Tuesday, November 13, 2018

Four Seasons with Susan Hill and Gladys Taber

When I completed my monthly reading of Gladys Taber's Stillmeadow Daybook and Rachel Peden's Rural Free in May 2012, I ended the post with this:
This year winter begins at 6:12 am EST on December 21, the earliest arrival of winter since 1886. On that day I plan to begin reading two chapters called Winter from two books: Country Chronicle by Gladys Taber in Connecticut, USA and The Magic Apple Tree by Susan Hill in Oxfordshire, England; New England and old England. Each book is divided into four seasonal chapters. These two women, though not the same age, are writing within a few years of one another. Country Chronicle was published in 1974 and The Magic Apple Tree in 1982. Susan Hill was born on February 5, 1942 so she was 40 when The Magic Apple Tree was published. Gladys Taber was born on April 12, 1899 so she was 75 when Country Chronicle was published. 
For a variety of reasons I never got around to it, but I plan to begin reading both books on the first day of winter this year, December 21. And somewhere near the end of each season I will do a posting. I read Country Chronicle fifteen years ago, but haven't read The Magic Apple Tree. Oddly enough, the two women's ages are opposite to their ages when they wrote The Book of Stillmeadow and Jacob's Room is Full of Books.

Monday, November 12, 2018

Jacob's Room is Full of Books - October

As I near the end of this most wonderful book, I find myself hoping so much that Susan Hill will write another and another and another like this and Howards End is on the Landing. They are as food and drink to me. My mind and heart are expanded with every chapter. I am in the presence of a real scholar, though she says of herself, "I am not scholarly material."

I feel like October is a pensive month, especially the second half. The days get shorter, daytime itself gets darker, and often the rain or snow prevents outside activities. This makes me happy, as I've noted probably too many times before in the almost twelve years of Letters from a Hill Farm. I am an introvert (not shy), I like sitting and reading, I like time to be quiet and think. So October and November suit me perfectly. The October chapter is 31 pages of many deep thoughts, and I was in reading heaven.

Susan Hill writes about Rievaulx Abbey.

If you arrive late and out of season, when the sun is going down, you really can get some sense of what life was like in this bowl of the Yorkshire Dales, where sheep bleat through the soft air and the light gleams through the majestic ruins, archways, slit windows, whole 'rooms' and magnificent spaces.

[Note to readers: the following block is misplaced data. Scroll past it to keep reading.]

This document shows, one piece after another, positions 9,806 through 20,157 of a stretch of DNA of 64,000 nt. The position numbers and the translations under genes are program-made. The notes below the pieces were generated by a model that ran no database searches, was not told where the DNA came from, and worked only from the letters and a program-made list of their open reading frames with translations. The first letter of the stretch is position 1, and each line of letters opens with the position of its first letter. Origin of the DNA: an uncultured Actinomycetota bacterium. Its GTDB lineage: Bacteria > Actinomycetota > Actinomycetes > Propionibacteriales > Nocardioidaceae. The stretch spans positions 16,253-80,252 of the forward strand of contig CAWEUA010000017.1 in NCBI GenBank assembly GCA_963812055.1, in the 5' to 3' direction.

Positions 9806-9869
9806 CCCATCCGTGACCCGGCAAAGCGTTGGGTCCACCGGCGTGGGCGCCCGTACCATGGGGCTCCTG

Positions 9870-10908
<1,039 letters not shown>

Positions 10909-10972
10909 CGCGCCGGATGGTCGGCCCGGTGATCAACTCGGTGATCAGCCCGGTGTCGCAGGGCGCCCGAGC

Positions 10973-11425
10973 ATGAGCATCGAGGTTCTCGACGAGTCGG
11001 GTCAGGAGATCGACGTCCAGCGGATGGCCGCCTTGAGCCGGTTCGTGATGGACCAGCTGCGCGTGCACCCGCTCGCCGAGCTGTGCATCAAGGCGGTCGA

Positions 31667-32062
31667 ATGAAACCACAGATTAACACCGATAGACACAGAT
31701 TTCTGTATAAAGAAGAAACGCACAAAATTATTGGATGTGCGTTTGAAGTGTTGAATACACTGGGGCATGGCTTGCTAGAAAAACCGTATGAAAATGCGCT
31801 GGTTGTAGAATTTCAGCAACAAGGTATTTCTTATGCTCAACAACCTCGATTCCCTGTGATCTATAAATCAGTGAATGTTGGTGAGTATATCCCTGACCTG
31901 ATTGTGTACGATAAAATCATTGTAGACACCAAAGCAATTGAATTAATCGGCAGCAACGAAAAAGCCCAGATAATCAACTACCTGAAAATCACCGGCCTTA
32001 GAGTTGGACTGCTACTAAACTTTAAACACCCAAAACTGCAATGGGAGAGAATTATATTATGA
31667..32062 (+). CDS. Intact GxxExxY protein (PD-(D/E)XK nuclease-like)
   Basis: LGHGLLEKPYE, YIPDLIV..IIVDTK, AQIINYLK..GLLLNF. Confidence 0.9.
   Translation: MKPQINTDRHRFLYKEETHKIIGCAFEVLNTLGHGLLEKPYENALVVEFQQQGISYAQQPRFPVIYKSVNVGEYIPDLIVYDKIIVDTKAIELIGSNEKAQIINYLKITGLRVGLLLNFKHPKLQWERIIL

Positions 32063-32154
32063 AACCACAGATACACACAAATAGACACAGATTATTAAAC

I am glad there is so much left of Rievaulx. When you stand alone there, even though the sky and not a roof is over your head, you can hear the whispers of monastic chant and the faint ghostly swish of the heavy robes, see the shadowy procession of hooded figures on their way to and from the chapel. And there is nothing remotely spooky about it. 
The author goes on to talk about Aelred of Rievaulx.
I came to love Aelred because I came to know him. So much of that time is very distant and different, yet there is enough left of Aelred's writings, we know so much of his life and personality, that he can come closer to us than many who have lived later. ... Aelred was a great and good man.
And how did she come to learn about him? Well,
A decade ago I did what I had longed to do since 1963, when I received my first degree, and started to read for another, an MA this time in theology. Having been brought up in a Catholic convent, and spent many years as an adult Anglican,  ... I felt - and indeed, still feel - that I knew too little about the basis of and background to it all and about various aspects of Christian history. But I wasn't about to return as a full-time student to what is now called the campus, I studied by distance learning. If you have already taken a first degree, and especially if you are older and doing this voluntarily, and so anxious to learn and put the hours in, this is an ideal way. The internet has made it all possible. My essays were e-mailed in and marked and returned by the same route, but nice, fat, printed books of the modules came by post.
I loved the course from Day 1. I immersed myself in it as in a warm bath.
So, you see what I mean about her being a scholar!

Suddenly, she stops and writes this beautiful sentence.
A long skein of pink-footed geese has just gone over towards the marshes.
She offers a wonderful granddaughter story.
Lila was only two and visiting once when the owl man appeared to do his ringing. He brought a white cotton drawstring bag, and came right to the house, by the back door, so that we could all watch. My grand-daughter stared in amazement, her eyes really like saucers, as he drew out the young owl from the bag, inspected it, let it open its wings to their full extent - which even on a baby owl is pretty wide - and then ringed it without any fuss, folded its wings gently together and slipped it back in the cotton bag. Two and a half years later and she still remembers.